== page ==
Edwin Poots' attack on father figure Peter Robinson has badly misfired
The DUP likes to characterise itself as a "family". But everyone knows how dysfunctional families can be. In such terms, Edwin Poots came across yesterday as the churlish, angry adolescent.
If his aim was to wound the father figure/party leader who had just removed him as health minister, it badly misfired.
His decision to go on the Stephen Nolan Show, even though the programme already included Sammy Wilson, was widely interpreted as an attempt to leave Peter Robinson as a lame duck leader.
Poots is a wily political animal who will not have made comments on the air by mistake. They are more slip-out than slip-up.
Since he stopped short of giving Mr Robinson his unqualified support several weeks ago – along with North Antrim MP Ian Paisley – and then went on a solo run over health funding while the leader was on holiday, the impression is that Mr Poots is no longer seen as a team player.
He knew what he was doing when he said Mr Robinson intended to stand down within months. He claimed it was "public knowledge", quoting an interview in this newspaper earlier this month in which the First Minister refused to be drawn on the timetable for his departure.
Mr Robinson's response yesterday was terse, the language dismissive, even disdainful, and it seemed designed to further isolate Mr Poots and his supporters.
"Neither now, nor before the Assembly election, have I any plans to stand down," the First Minister said.
Clearly chiding Mr Poots, he added: "When I decide such a moment has arrived, I will be the one to make the announcement." In other words: "Not you, Edwin – or anyone else".
The two men are not at daggers drawn. But they are thought to have significant differences going back to the early development of the Maze site and including the party's handling of Lisburn councillor Jenny Palmer, who has been waiting for an apology for a year.
Mr Poots belongs to the old Paisleyite, fundamentalist wing of the party, and inner tensions have resurfaced with the death of Lord Bannside, who had fallen out with Mr Robinson. Nevertheless, Mr Poots was incorrect in claiming Mr Robinson had made his intentions explicit in this newspaper. In fact, the First Minister laughed off predictions he would retire in the near future to take a seat in the House of Lords.
This was coupled with his initiative, launched through this newspaper, to secure "St Andrews-style" talks on improving the system of governance at Stormont.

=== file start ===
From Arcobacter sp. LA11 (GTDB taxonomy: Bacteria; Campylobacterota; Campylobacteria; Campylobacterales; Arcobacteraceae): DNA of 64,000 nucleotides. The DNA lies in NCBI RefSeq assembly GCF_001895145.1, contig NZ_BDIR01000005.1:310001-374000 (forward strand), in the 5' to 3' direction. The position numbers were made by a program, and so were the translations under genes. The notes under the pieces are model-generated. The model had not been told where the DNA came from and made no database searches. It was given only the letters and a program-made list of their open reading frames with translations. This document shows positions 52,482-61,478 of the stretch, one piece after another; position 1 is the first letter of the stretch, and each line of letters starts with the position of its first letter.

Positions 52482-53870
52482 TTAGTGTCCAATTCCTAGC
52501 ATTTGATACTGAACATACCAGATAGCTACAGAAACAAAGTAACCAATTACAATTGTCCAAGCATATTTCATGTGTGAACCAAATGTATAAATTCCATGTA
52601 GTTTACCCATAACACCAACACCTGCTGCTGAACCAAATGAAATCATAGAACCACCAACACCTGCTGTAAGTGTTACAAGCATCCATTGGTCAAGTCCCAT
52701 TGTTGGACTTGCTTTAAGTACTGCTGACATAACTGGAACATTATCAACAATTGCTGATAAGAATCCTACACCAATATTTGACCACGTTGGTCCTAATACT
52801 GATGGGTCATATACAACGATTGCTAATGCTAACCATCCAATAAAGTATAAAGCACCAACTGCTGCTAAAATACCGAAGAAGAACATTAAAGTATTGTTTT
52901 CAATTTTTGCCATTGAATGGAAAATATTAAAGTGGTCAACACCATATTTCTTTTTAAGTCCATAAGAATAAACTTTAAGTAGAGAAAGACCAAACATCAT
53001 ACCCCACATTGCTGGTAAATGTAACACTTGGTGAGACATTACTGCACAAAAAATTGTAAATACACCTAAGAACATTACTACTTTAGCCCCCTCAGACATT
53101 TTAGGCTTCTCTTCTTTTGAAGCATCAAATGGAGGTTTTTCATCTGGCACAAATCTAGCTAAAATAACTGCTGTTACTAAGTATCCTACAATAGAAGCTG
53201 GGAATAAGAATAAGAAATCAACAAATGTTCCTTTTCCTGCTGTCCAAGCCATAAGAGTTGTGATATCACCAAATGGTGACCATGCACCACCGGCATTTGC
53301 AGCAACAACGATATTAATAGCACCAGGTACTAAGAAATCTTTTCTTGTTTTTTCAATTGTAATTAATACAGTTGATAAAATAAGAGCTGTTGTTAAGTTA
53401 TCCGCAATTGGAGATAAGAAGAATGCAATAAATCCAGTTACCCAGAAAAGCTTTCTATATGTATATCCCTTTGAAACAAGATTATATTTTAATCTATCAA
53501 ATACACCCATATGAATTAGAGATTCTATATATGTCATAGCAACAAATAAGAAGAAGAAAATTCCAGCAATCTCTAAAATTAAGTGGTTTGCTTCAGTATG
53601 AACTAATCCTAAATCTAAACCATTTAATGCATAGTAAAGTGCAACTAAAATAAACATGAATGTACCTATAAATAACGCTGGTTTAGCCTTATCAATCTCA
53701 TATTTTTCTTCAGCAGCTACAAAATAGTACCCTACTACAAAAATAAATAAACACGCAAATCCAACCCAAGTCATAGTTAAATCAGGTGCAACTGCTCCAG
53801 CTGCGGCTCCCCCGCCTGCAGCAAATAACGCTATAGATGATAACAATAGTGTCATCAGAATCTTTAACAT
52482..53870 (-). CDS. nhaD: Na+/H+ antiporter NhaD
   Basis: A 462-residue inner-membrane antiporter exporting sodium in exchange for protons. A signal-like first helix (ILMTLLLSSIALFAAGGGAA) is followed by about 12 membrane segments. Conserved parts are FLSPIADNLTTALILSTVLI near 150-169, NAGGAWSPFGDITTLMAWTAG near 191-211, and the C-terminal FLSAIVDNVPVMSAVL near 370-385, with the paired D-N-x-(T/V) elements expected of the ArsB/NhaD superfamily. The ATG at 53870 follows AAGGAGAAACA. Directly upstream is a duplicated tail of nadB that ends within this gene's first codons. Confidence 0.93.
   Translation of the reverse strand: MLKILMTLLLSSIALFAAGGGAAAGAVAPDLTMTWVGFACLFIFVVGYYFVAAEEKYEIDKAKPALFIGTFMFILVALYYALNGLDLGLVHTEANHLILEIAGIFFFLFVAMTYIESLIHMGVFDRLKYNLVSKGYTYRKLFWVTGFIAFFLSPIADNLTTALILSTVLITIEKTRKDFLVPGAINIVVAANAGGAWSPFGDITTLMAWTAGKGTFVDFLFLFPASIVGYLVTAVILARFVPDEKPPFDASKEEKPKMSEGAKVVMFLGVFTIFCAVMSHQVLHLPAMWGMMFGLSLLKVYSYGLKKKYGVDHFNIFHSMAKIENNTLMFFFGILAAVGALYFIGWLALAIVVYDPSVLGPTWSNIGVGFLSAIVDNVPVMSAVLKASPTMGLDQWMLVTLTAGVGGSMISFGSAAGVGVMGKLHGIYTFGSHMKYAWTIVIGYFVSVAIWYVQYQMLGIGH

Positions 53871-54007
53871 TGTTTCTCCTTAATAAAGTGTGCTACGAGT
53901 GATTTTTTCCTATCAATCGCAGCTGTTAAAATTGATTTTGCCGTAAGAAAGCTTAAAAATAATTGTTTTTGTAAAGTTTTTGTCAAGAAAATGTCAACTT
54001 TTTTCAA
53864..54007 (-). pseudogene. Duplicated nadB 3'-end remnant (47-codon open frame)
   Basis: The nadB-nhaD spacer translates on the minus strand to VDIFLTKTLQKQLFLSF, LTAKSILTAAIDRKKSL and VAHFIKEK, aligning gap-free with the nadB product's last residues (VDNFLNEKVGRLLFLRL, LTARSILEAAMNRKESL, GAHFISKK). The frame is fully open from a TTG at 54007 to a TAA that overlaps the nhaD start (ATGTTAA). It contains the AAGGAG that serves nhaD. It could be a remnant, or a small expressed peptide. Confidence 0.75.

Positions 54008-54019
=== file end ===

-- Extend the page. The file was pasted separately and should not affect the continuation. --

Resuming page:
Mr Robinson will want to ensure his party enters any such negotiations on a united front.
In DUP terms, progress on the key problems – with the impasse on welfare reform the most urgent – requires movement from other parties and the Government.
If the in-limbo issues such as flags, parading and dealing with the legacy of the Troubles are added in, no one in the party will want their opponents to be able to call into question the DUP's ability to deliver.
The ghost of David Trimble and a crumbling Ulster Unionist Party always loom large over Peter Robinson's shoulder. Even the new Health Minister Jim Wells pointed out that leaders make enemies during reshuffles, but there does not appear to be sufficient momentum within the party for an early move against Robinson.
It is intriguing, however, that some of those perceived as being close to Mr Poots were removed from committee chairs in the latest Robinson shake-up.
There has been speculation that Mr Poots had suggested any forthcoming negotiations should not include the Haass subjects of parading, flags and the past, and that the Irish Government should not be directly involved.
Paul Givan, who until Tuesday had chaired the Justice Committee, and Paul Frew, chair of the Agriculture Committee, were said to have backed the proposal.
While he may have been sanguine about his own fate, it is likely Mr Poots was irked by the demotion of his ex-special adviser Mr Givan. Ironically, he gave a quote to this newspaper recently, quipping "Poots stays put". Not for long, as it turned out.